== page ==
‘Democracy itself is in peril:’ Biden delivers warning while honoring fallen service members on Memorial Day

“Democracy itself is in danger, here at home and around the world. What we do now – what we do now, how we honor the memory of the fallen, will determine whether democracy will last or not, ”said Biden.

The president said, “We owe the honored dead a debt that we can never repay in full. We owe them all our souls. We owe them our best to perfect the union for which they died.”

Biden said the nation must honor the sacrifices of generations of service members “by supporting the best of America while sincerely opposing everything we need to do to make our nation full, freer and more just”.

“Empathy is the fuel of democracy,” said the president. “Our willingness not to see each other as enemies, neighbors, even if we disagree, in order to understand what the other is going through.”

He spoke of the growing wave of autocratic rule around the world and argued, as he often does, that “liberation, opportunity and justice are far more likely in a democracy than in an autocracy”.

“This nation was built on an idea, the only nation in the world built on an idea. Every other nation is built on ethnicity, geography, religion, etc. We were built on an idea, the idea of ​​freedom, an opportunity for all, ”said Biden.

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He continued: “We have never fully recognized this aspiration of our founding, but each generation has opened the door a little wider and each generation has opened it wider and wider to be more inclusive.”

Biden said the diversity of the nation and its armed forces is “an incredible strength,” noting that Americans of all backgrounds, races, identities, and sexual orientations have sacrificed their lives to defend the nation’s democracy.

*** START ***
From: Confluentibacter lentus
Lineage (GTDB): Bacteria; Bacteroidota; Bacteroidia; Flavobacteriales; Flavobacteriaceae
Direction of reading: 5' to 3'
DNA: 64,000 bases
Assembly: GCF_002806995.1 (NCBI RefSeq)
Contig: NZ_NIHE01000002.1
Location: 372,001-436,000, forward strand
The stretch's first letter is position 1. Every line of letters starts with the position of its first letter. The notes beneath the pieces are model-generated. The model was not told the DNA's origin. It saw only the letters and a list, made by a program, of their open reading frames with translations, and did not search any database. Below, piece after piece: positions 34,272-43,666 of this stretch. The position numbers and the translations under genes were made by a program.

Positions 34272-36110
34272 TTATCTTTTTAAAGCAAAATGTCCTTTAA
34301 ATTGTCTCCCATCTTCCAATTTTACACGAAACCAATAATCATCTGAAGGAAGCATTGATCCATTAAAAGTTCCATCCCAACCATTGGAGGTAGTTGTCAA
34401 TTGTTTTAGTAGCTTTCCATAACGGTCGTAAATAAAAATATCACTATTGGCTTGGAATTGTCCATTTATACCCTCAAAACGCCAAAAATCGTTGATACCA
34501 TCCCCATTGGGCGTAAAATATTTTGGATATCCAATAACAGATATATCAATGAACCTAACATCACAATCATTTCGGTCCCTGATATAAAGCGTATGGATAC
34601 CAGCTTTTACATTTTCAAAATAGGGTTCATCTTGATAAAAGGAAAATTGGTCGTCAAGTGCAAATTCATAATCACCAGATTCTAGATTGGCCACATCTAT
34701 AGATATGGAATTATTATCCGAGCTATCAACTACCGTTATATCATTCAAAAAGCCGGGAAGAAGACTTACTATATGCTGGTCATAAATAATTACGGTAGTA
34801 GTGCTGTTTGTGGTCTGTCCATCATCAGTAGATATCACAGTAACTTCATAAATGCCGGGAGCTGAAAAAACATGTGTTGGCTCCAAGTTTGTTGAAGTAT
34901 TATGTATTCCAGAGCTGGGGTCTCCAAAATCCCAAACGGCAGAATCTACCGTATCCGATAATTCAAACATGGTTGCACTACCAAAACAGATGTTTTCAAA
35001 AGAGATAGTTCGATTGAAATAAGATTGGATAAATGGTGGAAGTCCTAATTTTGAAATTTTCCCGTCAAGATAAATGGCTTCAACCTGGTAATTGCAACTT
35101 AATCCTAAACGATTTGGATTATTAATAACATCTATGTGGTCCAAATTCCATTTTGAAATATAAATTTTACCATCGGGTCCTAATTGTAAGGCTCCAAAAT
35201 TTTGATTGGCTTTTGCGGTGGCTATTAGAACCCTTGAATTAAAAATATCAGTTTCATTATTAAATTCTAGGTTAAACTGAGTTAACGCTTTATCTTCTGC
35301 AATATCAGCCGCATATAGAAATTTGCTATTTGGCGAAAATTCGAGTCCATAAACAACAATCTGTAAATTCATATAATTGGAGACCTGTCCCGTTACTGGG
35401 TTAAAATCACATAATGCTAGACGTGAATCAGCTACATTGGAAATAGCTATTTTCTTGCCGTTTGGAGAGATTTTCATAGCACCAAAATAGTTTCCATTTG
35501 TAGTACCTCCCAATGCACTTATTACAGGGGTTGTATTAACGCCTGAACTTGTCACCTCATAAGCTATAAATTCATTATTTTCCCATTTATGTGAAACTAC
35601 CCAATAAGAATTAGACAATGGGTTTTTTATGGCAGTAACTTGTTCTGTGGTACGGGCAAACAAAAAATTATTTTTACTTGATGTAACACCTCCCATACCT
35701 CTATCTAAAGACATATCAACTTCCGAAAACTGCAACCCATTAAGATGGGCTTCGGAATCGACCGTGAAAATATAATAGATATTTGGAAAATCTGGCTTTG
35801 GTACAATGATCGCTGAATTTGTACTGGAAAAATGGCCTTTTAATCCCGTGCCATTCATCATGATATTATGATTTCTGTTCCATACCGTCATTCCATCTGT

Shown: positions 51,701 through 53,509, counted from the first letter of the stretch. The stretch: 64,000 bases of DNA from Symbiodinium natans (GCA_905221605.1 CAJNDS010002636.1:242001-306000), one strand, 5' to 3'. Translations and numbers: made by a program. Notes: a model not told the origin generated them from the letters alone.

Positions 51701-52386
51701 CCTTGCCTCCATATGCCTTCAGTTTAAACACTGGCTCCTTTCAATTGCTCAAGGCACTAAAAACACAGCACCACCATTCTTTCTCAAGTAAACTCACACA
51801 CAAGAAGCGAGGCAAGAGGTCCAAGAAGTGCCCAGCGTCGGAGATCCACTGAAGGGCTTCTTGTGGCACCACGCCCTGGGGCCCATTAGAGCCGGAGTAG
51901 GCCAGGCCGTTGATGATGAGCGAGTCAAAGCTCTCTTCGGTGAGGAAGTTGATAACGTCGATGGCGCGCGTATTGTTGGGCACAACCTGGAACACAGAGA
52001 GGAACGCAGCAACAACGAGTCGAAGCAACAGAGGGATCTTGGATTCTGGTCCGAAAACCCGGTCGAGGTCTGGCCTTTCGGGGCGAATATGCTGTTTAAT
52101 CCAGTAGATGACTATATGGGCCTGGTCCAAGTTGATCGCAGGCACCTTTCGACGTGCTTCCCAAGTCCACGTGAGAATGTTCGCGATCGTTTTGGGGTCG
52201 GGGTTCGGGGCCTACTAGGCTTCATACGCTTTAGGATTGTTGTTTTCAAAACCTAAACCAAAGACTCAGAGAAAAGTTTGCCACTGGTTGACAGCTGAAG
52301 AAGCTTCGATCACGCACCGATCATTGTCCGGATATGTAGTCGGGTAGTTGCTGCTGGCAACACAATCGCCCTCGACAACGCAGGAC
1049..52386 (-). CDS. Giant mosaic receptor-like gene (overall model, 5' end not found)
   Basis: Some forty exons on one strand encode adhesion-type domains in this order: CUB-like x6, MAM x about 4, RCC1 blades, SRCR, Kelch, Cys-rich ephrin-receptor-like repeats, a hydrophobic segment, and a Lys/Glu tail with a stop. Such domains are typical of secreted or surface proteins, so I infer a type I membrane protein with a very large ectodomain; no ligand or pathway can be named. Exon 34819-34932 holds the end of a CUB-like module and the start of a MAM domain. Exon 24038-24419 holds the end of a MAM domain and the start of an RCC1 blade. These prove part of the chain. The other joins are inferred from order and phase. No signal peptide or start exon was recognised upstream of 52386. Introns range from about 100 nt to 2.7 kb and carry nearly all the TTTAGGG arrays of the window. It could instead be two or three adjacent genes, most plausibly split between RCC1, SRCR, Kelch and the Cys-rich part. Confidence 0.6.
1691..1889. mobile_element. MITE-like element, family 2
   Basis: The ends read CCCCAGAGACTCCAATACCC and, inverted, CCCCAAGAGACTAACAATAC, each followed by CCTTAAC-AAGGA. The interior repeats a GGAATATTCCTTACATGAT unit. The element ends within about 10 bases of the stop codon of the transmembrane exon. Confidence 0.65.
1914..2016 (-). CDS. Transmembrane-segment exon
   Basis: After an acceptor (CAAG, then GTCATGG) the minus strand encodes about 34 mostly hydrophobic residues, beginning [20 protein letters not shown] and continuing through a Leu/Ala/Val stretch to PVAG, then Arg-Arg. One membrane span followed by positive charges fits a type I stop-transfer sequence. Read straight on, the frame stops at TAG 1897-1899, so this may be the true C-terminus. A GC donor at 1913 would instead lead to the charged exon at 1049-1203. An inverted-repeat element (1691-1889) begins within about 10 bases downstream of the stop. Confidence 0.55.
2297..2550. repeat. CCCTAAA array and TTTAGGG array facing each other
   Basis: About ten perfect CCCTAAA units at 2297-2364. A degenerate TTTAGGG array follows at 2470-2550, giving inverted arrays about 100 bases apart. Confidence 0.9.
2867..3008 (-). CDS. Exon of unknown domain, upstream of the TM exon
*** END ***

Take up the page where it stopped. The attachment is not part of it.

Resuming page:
“Think of her sacrifice, her bravery, and her grace,” said Biden. “Remember their smile, their love, their laughter, their essential living and transcendent humanity.”

The president spoke about the death of his own son, Beau Biden, who was a veteran of the Iraq war. Sunday marked the sixth anniversary of Beau Biden’s death.

“To those in mourning for a loved one today, Jill and I have an idea of ​​how you are feeling. Our losses are not the same, but this black hole that you feel in your chest as if it was sucking you into it is what we get, “said Biden.

He said the anniversary of his son’s death was a difficult time of the year for him and his family and that he always felt a bond with his son on Memorial Day.

“It can hurt to remember, but it hurts how we feel and how we heal,” Biden said.

Beau Biden was a Delaware Attorney General and a member of the Delaware National Guard, and died of brain cancer in 2015 at the age of 46.

The previous Monday, Biden, First Lady Jill Biden, Vice President Kamala Harris, Second Gentleman Doug Emhoff, Secretary of Defense Lloyd Austin and Chairman of the Joint Chiefs of Staff Gen. Mark Milley attended a wreath-laying ceremony at the Tomb of the Unknown Soldier at Arlington National Cemetery.

Last month, Biden visited the graves in the cemetery of US troops killed in Afghanistan and Iraq after announcing that he would withdraw all US troops from Afghanistan. The president said he would withdraw US troops from the country before September 11, the 20th anniversary of the September 11 terrorist attacks.

This story has been updated with additional information.


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